[Howto] Using Mycroft - the Open Source AI

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[Howto] Using Mycroft - the Open Source AI

Unread postby mad_ady » Fri Jul 14, 2017 10:34 pm

Ever since KITT made its appearance as a talking car back in the '80s, everybody dreamed about the day when they would have their own personal talking assistant. The good news is - we're almost there. The bad news is - there is a high cost associated with the lack of privacy and data mining done by big companies. Wouldn't it be nice to have a voice controlled assistant that doesn't share its data with the cloud?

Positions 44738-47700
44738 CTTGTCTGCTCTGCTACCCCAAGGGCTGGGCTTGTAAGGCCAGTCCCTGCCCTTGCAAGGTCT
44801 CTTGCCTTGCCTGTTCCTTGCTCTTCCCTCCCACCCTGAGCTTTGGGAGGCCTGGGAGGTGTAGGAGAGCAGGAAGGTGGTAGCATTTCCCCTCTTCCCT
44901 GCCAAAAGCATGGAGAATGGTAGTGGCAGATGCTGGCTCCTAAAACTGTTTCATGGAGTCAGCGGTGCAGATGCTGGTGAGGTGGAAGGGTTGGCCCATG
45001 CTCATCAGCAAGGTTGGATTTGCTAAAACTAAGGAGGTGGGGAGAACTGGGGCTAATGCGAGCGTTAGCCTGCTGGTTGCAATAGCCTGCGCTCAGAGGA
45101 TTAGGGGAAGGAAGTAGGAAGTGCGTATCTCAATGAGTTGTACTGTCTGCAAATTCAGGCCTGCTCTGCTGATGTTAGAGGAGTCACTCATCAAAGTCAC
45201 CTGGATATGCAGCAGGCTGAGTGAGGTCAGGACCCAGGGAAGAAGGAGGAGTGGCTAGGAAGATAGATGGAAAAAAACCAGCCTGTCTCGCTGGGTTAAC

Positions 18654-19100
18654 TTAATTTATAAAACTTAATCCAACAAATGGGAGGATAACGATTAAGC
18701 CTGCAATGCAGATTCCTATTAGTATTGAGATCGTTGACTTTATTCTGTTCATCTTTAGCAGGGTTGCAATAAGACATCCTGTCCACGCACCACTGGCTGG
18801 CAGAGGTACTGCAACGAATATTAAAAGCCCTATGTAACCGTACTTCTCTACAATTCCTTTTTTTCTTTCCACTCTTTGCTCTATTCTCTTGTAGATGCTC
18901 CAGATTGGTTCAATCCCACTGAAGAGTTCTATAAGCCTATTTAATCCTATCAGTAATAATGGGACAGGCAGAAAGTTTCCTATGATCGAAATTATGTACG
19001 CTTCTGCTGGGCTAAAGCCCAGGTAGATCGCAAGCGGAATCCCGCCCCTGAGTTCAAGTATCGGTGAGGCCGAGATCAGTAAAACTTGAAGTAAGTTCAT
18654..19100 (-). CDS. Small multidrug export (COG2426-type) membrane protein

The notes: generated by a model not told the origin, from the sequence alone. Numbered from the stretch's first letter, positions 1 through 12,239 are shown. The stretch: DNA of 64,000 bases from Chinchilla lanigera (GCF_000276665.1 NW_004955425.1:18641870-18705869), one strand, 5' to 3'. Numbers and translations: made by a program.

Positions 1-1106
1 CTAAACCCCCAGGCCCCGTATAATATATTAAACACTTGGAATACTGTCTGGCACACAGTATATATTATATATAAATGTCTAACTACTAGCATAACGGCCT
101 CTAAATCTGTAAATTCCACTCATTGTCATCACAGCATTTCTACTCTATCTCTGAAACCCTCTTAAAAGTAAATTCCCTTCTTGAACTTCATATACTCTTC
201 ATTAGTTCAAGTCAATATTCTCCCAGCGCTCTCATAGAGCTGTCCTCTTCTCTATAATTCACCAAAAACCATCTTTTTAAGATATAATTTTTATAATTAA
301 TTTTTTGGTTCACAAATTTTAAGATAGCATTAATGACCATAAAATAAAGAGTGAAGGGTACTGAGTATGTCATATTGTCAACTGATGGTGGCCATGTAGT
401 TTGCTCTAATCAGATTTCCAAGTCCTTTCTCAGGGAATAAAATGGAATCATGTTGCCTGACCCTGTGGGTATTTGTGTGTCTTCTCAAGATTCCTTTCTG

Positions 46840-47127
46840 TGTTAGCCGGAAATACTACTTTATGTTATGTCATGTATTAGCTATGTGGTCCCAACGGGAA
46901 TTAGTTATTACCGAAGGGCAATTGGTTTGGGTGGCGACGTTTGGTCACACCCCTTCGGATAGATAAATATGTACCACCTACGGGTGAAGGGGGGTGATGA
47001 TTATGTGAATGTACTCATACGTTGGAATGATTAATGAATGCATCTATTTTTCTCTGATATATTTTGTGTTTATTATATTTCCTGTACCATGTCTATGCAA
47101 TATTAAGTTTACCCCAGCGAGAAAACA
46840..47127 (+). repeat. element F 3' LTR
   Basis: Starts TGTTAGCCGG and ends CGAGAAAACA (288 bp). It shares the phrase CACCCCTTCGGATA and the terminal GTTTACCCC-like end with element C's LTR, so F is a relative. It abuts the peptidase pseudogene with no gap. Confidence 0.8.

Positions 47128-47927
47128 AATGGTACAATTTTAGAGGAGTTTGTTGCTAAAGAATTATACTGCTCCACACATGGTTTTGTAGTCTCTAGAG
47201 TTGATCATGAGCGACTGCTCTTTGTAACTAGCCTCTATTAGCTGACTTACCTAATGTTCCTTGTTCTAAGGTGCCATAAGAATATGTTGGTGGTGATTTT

Unfortunately, we're probably still 10 years away from that point, but we're making progress in the right direction. Today we are going to install an open-source artificial intelligence platform that runs on your Odroid, called Mycroft (https://mycroft.ai/).

Mycroft consists of several interconnected components that handle speech acquisition, keyword recognition (done locally), speech to text translation (currently done by Google), skills engine and text to speech (done locally by mimic). Mycroft communicates with several entities on the internet - with it's own cloud to store and retrieve settings and API keys for various services and with Google speech to text services. In addition to this, the skills may communicate with online services to retrieve data for the end user.

Image
Figure 1 - Mycroft architecture